Thailand travel isn’t all beaches, beer and fiery food – this fascinating country has the most beautiful jungle just waiting to be explored. I am no trekking professional, I am a novice to say the least. However, I look back and remember my trek in Chiang Mai as one of the best and most exhilarating things I did on this trip.
Unless you are a seasoned pro and have battled many climbs in stifling humidity, most of you will be like me, excited by exploring the natural landscape, but not knowing what to expect. Here are a few suggestions to make your trek inifinately more enjoyable.
Tips for Trekking
Roscoe and I trekked with a group of ten people and out of ten only six of us had proper footwear. Thankfully I was one of the prepared ones with sturdy waterproof hiking boots. A few had trainers that were too low on the heel and unsupportive, offering little protection from the rain that came down in buckets regularly throughout the weekend. One poor soul only had a pair of flip flops and I honestly don’t know how many times she feel over and slipped. Whether you’ve planned for a trek in advance or do it on a whim, buy some proper footwear.
Bring the biggest bottle of water you can carry. You will need it. Dehyrdation is the biggest risk and we sweated buckets the entire time. Even though it is heavy it’s the one real essential.
Bringing a camera is essential but without proper waterproofing you’re in trouble. Humidity, rain and dirt are all part of the deal with trekking in Thailand so make sure you not only bring a waterproof camera and/or case but extra carrier bags to further protect.
Believe me, after a day of serious exercise and sweat you’ll be dying to get clean and washed. Our trek lasted all day on a steep incline until we reached our tiny village where we were to sleep on the first night. A cold shower was the only option but it was just what we needed! Utterly freezing but cleansing and refreshing. I only brought one set of dry clothes and though they were useful to change into on the first day, I really could have used something else to wear on the second day as my clothes hadn’t dried out.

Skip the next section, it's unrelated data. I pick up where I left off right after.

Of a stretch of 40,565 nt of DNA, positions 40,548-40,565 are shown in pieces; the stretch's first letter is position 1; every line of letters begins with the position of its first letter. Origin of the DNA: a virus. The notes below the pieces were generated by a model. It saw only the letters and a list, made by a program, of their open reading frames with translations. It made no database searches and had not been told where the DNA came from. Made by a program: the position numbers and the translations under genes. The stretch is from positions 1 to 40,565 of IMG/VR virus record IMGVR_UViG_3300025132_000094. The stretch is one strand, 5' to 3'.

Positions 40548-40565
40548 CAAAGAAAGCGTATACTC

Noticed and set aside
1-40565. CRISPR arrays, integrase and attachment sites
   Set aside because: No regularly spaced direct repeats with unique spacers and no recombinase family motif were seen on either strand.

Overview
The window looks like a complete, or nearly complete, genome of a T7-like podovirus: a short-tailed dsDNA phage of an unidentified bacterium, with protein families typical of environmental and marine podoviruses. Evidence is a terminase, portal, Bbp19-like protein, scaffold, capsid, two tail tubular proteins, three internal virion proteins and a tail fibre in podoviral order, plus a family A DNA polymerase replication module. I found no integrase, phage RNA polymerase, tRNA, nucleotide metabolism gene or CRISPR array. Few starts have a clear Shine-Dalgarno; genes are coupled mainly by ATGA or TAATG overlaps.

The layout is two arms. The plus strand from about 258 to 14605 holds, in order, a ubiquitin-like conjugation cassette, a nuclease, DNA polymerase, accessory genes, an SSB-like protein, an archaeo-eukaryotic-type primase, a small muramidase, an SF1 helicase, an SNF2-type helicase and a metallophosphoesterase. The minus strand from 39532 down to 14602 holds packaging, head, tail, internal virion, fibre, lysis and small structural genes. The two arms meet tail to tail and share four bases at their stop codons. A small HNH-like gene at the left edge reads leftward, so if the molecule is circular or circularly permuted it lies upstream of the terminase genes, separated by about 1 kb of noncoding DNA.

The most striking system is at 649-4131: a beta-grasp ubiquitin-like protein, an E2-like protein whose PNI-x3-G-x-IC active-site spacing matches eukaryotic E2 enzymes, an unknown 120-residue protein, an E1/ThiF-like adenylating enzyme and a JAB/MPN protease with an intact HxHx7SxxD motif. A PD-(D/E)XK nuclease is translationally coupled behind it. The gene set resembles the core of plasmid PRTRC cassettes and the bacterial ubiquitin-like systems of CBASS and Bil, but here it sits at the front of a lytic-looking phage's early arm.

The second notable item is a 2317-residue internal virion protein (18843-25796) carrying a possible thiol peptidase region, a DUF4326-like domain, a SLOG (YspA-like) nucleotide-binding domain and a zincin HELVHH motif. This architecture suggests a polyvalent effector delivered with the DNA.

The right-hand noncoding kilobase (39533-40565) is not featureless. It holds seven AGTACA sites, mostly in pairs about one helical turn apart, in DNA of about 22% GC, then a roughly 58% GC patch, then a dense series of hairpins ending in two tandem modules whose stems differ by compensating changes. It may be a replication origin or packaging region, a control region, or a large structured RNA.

Carry as lightweight clothes as you can, but ensure you have more than one set. Depending on what trek you do, there is almost always a waterfall or stream to take a dip in so swimwear is essential too. We were lucky enough to find a natural slide during our trek!
While trekking always make sure you look after the environment, take all rubbish away with you, have respect for the wildlife taking care not to damage beautiful plants and trees. Visiting an elephant sanctuary is often part of Thai treks. We stayed at a wonderful sanctuary where we could ride them and bathe them. Just ensure that the company you choose to trek with is responsible and treating these magnificent creatures with the respect they deserve.
There is so much to love about Thailand travel and trekking is absolutely one of the best things you will ever do.
All Images Copyright © Roscoe Duncan 2012